With the help of funding secured by Anderson through the Vatican's Pathways to Peace program, Vallentyne went to Thailand for one month in the summer of 2000 to put together a proposal for the project. She also researched the games and behaviour that are specific to Thailand. "I want to find out what culturally normative play looks like in the lives of Thai children," she said before she left. "I don't want to bring the Canadian or North American perspective over there, such as `hopscotch'. I want to collect information and listen to what their interests are. Dance is a wonderful start. I want to bring the joy of movement right to their newborns, because children can benefit so much cognitively from movement." Vallentyne says she experienced a fair amount of trepidation when she first arrived at the orphanage. "As I walked down the long driveway of the Pattaya Orphanage in Thailand, I wondered how I would introduce myself to the children and tell them what I was doing there," she recalls. "I passed a group of preschoolers standing inside an open shelter with their teacher. As they watched me walk by, they all greeted me with 'Sawadee Ka', which means `hello'. Moved by this respectful and polite greeting, I bowed in return and said, 'Sawadee Ka.' As I bowed down, a fluorescent ball with a long colourful tail fell out of my bag. Their eyes widened with wonder and excitement. As I bent to pick up the ball, a scoop, a ribbon, and a rubber chicken tumbled out. Shrieks of joy and squeals of laughter reverberated throughout the orphanage grounds."

The statue at the centre of the orphanage—an older child piggybacking a younger one—is an image that Vallentyne says resounds throughout the operation of the orphanage. "After I would reach a group of children how to juggle with scarves, throw a Frisbee, or play a game of foursquare," says Vallentyne, "I would look around and see them teaching others and being equally excited by their `student's' success."

The full Pathways to Peace funding that Anderson thought he had secured was ultimately unavailable. Without funding, Variety Village was unable to stay involved, but the U of A team was still determined to go. To help cover their costs, Vallentyne and her students—McClain, Mooney, Jane Bantleman, '01 BPE, and Jamie Covey, '91 BPE—raised $7,000 from donations and a fund-raising dinner (catered free-of-charge by the King and I Restaurant in Edmonton). They also received $5,000 in donated equipment.

Vallentyne says this summer's project was an incredibly positive experience. The U of A and U of T students formed some strong friendships, and the team has been receiving encouraging updates from the orphanage. Vallentyne is particularly proud about the progress of an autistic child at the School for the Blind who was able to speak but apparently hadn't for a number of years.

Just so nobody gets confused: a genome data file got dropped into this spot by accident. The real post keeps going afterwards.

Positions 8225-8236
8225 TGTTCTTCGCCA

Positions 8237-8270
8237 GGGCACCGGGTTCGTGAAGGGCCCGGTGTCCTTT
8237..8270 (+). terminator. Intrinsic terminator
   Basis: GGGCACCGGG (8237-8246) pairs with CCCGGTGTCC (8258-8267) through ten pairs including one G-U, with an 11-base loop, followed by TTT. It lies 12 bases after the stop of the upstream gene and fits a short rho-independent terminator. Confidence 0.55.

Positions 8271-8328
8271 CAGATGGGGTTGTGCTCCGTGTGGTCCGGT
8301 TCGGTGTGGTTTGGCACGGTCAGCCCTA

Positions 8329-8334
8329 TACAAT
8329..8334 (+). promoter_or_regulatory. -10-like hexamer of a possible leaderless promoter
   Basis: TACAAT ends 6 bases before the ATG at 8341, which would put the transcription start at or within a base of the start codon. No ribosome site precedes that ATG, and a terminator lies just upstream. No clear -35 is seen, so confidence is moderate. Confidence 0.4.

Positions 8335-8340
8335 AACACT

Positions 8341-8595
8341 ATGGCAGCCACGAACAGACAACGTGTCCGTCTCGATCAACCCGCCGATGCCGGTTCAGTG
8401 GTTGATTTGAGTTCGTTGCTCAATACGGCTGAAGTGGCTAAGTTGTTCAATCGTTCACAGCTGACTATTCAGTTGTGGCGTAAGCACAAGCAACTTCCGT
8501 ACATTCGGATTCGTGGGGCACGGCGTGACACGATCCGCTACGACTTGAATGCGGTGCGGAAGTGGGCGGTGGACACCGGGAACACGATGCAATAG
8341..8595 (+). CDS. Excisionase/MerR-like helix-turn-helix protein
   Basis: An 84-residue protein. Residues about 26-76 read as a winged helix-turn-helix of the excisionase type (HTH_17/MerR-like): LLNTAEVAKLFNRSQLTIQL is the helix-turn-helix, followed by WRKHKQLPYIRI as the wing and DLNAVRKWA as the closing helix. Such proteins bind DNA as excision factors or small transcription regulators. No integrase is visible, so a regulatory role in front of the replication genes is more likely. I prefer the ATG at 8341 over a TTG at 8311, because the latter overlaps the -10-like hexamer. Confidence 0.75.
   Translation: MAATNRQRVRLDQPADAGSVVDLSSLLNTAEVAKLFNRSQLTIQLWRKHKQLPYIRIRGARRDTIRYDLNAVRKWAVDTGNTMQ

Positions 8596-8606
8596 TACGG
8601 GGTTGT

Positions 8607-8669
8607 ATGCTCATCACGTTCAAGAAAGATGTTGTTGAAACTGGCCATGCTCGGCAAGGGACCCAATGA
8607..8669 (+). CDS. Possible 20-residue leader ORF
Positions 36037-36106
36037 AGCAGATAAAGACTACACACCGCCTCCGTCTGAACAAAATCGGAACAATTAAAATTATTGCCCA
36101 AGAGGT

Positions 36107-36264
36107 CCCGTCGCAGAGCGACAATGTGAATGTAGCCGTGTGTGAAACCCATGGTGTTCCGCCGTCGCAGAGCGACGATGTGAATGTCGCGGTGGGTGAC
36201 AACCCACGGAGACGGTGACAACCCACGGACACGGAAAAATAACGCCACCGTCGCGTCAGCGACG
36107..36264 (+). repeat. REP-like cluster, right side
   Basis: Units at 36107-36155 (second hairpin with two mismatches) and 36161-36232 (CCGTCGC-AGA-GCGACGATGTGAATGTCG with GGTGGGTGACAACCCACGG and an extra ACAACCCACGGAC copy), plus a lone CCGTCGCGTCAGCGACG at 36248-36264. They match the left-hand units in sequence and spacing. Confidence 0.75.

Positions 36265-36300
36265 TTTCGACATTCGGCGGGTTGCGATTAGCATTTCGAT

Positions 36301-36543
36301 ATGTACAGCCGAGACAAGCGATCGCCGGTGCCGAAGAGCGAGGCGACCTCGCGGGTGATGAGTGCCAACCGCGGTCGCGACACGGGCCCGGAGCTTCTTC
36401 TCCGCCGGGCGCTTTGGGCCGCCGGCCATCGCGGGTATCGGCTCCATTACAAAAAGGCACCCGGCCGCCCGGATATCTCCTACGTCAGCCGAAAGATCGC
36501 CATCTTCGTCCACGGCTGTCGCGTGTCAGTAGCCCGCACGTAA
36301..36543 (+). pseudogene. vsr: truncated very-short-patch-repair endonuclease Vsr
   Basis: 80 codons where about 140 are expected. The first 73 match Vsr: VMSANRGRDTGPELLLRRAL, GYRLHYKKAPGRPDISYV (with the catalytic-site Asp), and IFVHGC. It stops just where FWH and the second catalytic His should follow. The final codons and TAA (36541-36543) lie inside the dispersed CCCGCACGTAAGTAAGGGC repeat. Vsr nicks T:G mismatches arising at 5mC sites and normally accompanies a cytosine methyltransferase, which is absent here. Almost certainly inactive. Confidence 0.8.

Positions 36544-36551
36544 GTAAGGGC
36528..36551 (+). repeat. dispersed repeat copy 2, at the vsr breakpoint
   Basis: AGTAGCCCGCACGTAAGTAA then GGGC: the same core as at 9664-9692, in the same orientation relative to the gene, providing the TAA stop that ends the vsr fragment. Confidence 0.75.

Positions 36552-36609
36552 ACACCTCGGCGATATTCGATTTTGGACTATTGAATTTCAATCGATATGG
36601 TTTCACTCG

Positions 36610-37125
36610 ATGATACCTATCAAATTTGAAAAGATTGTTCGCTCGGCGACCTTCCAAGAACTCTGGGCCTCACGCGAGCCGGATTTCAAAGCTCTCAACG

"I got a letter in September from one of the teachers that after they put her on the gymnic ball she started laughing," says Vallentyne. "Later, she started using language to ask for the ball."

The U of A is now the lead partner in Play Around the World, a five-year project that places Canadian student volunteers at the Thai orphanage. Vallentyne says even more students will return to Thailand next year, and this time it will be offered as an educational experience/practicum, with students earning credits towards their degrees.

"Our faculty is exploring ways that we can assist the Thai people in developing sustainable programs in the area of physical activity for children with special needs," says Vallentyne. The children will be provided with dance, drama and movement skills, as well as with crafts and games. She says the idea is to allow their bodies to experience the joy of movement as well as the health benefits of physical activity. The goal is to leave the orphanage self-sufficient after five years, so Thai professionals would be able to run their own "play programs."

The work at the Pattaya Orphanage has led to the establishment of Thailand Links with Canada (TLC) in Physical Activity for Special Populations. Under the direction of Mike Mahon, '83 MSc, dean of physical education and recreation, project TLC will build on the efforts of the U of A students at the orphanage, spreading the program across the entire country.

"It's overwhelming, and it's exciting how it's just blossoming," says Vallentyne. "It's one of those things that gives you faith when you see how people want to work to help these children."

Anyone who is interested in sponsoring a student next year or making a donation can contact Vallentyne by e-mail at jane.vallentyne@ualberta.ca

Published Winter 2002.